For the first time researchers are able to describe thundercloud activity in the stratosphere. The research is based on videos captured by ESA astronaut Andreas Mogensen during his time at the International Space Station. The study has just been published in Geophysical Research Letters.
Researchers from DTU Space and the Danish Meteorological Institute have gained a completely new understanding of the effects of upward cloud-to-stratosphere lightning. This is thanks to the findings of a study looking at the activity of electrical discharges at the tops of thunderclouds. The study, which has just been published in the journal Geophysical Research Letters, may help reduce the uncertainty of our climate models.
The observations are based on videos sensationally captured by ESA astronaut Andreas Mogensen over India during his time at the International Space Station (ISS) in 2015. Here, he recorded a so-called blue jet, which is lightning propagating from thunderclouds and reaching an altitude of up to 50 km. But that is not all. For the first time ever, you can see the blue jet pulsating and generating numerous upward discharges in quick succession. You can also see a lot of blue flashes near the top of the cloud.
Solid scientific results
“We are surprised that Andreas Mogensen was able to do such interesting measurements during his short time in space. The videos show that the electrical discharges at the top of thunderclouds are far greater than previously assumed. We now know more about what types of cloud create such activity, and we can see that the lightning comes from clouds at an altitude of 17 km. These are solid scientific results which for the first time document how active the tops of thunderclouds are with blue emissions which are completely different to ordinary lightning,” says Torsten Neubert, Senior Executive Officer at DTU Space.
The pictures taken by Andreas Mogensen form part of the THOR research project. DTU Space is responsible for the scientific management of the THOR project and some instrument development, while Terma heads the technical consortium, and the Danish Meteorological Institute is responsible for forecasting the development of thunderclouds. For the first time ever, the THOR project will compare measurements from the space station with measurements from Earth. The aim is, among other things, to understand how thunderstorms transport water vapour, a highly active greenhouse gas.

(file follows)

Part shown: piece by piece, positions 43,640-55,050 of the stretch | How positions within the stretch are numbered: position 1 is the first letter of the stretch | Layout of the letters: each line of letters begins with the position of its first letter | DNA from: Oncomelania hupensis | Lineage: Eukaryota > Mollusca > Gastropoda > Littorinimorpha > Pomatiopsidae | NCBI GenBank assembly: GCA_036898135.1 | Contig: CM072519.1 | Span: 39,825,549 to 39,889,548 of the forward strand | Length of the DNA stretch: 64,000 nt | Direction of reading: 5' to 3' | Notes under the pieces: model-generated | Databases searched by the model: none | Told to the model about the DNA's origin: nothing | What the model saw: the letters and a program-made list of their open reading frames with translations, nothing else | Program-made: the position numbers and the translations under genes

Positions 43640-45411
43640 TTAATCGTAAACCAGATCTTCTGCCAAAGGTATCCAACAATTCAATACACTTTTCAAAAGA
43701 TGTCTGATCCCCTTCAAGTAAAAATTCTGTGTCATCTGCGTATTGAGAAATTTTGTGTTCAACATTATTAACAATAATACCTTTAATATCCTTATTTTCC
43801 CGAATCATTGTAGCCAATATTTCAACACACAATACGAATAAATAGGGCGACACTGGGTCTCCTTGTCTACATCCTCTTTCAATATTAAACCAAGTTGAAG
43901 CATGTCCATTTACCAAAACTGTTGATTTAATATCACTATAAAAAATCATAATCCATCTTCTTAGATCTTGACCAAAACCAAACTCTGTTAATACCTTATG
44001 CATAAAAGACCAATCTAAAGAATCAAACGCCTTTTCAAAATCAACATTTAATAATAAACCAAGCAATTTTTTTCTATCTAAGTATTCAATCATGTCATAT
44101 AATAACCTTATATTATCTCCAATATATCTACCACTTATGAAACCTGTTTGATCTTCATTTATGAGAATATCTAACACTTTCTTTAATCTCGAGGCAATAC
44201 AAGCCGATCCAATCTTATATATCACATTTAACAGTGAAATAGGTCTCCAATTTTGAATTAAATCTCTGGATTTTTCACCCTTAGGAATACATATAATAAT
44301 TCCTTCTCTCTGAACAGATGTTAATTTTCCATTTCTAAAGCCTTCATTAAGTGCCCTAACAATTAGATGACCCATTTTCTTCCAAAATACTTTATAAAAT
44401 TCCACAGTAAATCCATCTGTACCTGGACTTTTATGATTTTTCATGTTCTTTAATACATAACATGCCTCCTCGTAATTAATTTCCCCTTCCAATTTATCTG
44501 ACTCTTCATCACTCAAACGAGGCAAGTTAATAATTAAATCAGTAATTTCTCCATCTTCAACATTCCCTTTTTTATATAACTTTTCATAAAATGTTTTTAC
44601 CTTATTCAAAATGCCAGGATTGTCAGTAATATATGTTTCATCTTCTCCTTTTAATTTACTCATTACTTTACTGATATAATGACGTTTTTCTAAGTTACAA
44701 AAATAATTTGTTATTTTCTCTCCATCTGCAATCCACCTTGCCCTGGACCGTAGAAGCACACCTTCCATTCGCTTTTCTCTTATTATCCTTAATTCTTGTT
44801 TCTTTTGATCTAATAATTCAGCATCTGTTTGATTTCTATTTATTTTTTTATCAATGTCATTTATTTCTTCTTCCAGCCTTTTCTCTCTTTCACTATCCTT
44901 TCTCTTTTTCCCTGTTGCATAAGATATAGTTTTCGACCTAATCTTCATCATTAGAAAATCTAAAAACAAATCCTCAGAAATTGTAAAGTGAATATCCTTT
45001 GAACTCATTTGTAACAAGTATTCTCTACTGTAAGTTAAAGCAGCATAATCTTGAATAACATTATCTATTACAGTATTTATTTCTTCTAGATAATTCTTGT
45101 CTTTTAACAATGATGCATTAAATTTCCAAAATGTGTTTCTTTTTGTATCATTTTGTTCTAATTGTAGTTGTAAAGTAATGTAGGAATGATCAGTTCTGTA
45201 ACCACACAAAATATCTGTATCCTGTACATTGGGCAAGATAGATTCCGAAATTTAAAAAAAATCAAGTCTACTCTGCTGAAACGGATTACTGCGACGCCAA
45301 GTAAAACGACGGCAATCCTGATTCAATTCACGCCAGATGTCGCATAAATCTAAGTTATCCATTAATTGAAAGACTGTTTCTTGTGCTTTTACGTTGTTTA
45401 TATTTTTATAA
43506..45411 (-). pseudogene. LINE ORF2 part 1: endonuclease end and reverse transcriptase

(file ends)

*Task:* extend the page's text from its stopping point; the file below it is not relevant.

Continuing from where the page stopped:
Determining our climate models
Thunderclouds can transport water vapour from the Earth’s surface to the upper reaches of the troposphere and into the stratosphere. The blue jets and flashes also change the concentration of greenhouse gas emissions, which is another way in which thunderstorms can affect the stratosphere.
“Greenhouse gases in the atmosphere near the tropopause and in the stratosphere have a relatively greater effect on the radiation balance than gases at the Earth’s surface, and they are dispersed across longer distances and stay for longer in the atmosphere. The better we understand the tops of thunderstorms, the more accurate our climate models,” says Torsten Neubert.
He has high hopes for the ESA-led project Atmosphere-Space Interactions Monitor (ASIM), of which THOR is a part. ASIM is the largest Danish-led European space project since Ørsted, and consists of two main instruments for measuring light and X-ray radiation from thunderstorms.
The aim of ASIM is to provide researchers with greater insight into the newly discovered types of giant lightning bolts—called ‘sprites’, ‘blue jets’, and ‘giants’—that form above thunderclouds and can stretch all the way up to the ionosphere at an altitude of 80 km. Additionally, ASIM will measure the high-energy X-ray radiation that is a source of antimatter (positrons) in space around the Earth. The plan is for the instruments to be installed on ISS in November 2017.